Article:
While Everyone Marches To The Beat Of Digital Marketing - Is Traditional PR Still Worth It?

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With the emerging and increasing emphasis placed on digital marketing, it can be easy to get carried away with focusing solely on the immediate measurable metrics that digital marketing provides. In fact, the very first post on this blog was titled "PR Is Dead." With the added advantage of being able to serve content to the public directly on the platforms they visit on a daily basis, many companies often funnel all of their resources into securing digital marketing, not realizing that they are leaving entire channels and audiences behind.


Traditional marketing at a glance is an intricate web of long term relationships built over the span of years between agencies, clients, and the media. While digital marketing is all about serving the most effective and measurable content combined with suggesting immediate calls to action, traditional public relations take time to foster mutually beneficial relationships between organizations (the client) and the public. Employing a unique combination of event coordination, crisis communication, reputation management, trade shows, sponsorship opportunities, and press distribution, traditional PR aims to mold and manage the brand awareness, reputation, and portrayal of it’s clients.


The biggest strength that traditional PR agencies ride on is their strong, pre-existing relationships with key players in the media. When you’ve been serving reliable content and relevant brands to your media contacts for extended periods of time, it’s not hard to leverage these connections for favorable media coverage of your clients. While none of us can escape the content we’re served while browsing Facebook or our preferred social media platforms, almost everyone has go-to media channels and publications that they trust blindly and allow to influence their decision making, even if subconsciously. After 125 years of circulation and with an incredibly loyal audience, Vogue could incite it’s readers to purchase a thousand-dollar paper bag if they spoke about it highly enough.  Traditional media outlets such as magazines and newspapers and their .com counterparts have spent years cultivating their audience and have become a reputable and trusted source of content.


If we’re being frank, the public doesn’t buy from the brand that serves them the most ads on Facebook or Instagram, they float to the brands with the most relatable story. Traditional PR is essentially brand journalism, helping to create not just a brand that peddles their services to the public, but a brand that stands for something, a brand that creates a dialogue with the public and engages them beyond the exchange of dollar for product. Traditional PR will always trump digital marketing when it comes to curating and managing a brand’s image and securing its placement in the market.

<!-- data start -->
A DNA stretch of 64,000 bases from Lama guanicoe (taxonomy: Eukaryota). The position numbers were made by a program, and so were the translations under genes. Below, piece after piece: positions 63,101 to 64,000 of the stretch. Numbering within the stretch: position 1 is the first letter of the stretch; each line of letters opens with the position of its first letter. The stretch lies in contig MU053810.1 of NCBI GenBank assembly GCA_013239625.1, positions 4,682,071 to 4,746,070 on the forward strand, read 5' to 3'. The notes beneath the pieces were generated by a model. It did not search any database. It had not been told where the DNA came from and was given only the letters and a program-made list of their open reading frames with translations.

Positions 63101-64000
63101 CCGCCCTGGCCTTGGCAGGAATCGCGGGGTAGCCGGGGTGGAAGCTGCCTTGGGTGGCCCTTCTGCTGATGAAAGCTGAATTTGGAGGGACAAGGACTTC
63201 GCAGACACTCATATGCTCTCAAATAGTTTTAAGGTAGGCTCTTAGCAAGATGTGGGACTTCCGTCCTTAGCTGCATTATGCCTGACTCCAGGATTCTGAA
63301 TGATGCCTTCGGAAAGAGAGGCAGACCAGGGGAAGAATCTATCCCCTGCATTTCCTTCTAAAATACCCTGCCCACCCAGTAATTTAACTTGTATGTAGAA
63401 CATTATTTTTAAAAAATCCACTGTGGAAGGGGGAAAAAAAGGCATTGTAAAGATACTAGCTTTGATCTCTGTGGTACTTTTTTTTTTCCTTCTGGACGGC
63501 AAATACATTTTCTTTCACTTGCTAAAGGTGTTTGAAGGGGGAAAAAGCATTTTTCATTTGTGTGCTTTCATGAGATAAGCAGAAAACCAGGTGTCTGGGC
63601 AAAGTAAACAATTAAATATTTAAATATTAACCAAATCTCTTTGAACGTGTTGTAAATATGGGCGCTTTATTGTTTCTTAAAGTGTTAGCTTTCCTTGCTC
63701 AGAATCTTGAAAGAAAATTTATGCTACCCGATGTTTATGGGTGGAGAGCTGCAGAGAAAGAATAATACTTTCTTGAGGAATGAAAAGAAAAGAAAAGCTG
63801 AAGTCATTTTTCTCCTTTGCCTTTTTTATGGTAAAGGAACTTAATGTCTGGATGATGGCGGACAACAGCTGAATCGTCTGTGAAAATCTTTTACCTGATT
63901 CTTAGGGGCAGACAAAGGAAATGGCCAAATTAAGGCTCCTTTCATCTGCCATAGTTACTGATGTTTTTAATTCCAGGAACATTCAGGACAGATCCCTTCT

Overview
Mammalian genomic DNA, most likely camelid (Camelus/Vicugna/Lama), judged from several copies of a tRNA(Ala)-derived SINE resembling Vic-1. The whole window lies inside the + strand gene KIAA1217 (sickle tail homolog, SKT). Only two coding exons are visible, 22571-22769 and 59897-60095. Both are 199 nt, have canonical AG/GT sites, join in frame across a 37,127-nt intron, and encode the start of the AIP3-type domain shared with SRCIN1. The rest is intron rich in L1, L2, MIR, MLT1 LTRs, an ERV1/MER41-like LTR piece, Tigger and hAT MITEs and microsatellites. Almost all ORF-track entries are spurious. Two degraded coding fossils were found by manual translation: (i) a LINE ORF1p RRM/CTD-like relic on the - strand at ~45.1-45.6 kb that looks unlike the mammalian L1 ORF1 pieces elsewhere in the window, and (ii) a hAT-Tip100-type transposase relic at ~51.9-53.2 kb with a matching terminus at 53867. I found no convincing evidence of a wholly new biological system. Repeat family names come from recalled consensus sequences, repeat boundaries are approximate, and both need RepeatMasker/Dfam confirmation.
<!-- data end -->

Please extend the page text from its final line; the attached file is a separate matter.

What’s important to remember, however, is although all of the above is referred to as traditional public relations, it’s worth noting that traditional PR is not limited to the antics of the stone age. While it’s still referred to as traditional PR because it continues to heavily emphasize media relations and content creation for publications, the industry is not laying down and paving the way for digital marketing to take over. Its true, traditional public relations isn’t what it used to be – it’s better. We’re not going to ditch traditional PR methods for hot digital ones, we’re going to use one to enhance the other. Take SEO, for example – an important segment of digital marketing that is improved upon by traditional PR. When a major news outlet or publication mentions a brand by name or links them in a piece of writing, this boosts their credibility with Google and helps increase their search engine rankings. Even something as new and evolving as influencer marketing and blogging stands to gain from traditional PR. Your favorite style influencer or tech blogger doesn’t close their eyes and pull a random product out of a bag to purchase, review, and recommend. Chances are, whatever sphere this influencer or blogger has become a reputable source in has dozens of traditional industry specific publications that they visit to stay on top of what’s hot. Odds are, your favorite wanderlusting traveler on Instagram has a monthly subscription to Travel + Leisure, and no doubt your trusted tech wizard is up to date with the latest issue of Fast Company.


At the end of the day, many digital antics are skippable, blockable, opt-out-able and ignorable. The seed planted in your head by an effective public relations campaign, however, is something that quietly grows and fosters until you find yourself in the refrigerated section of your local grocery store, slowly reaching for one brand of yogurt you’ve never tried over another.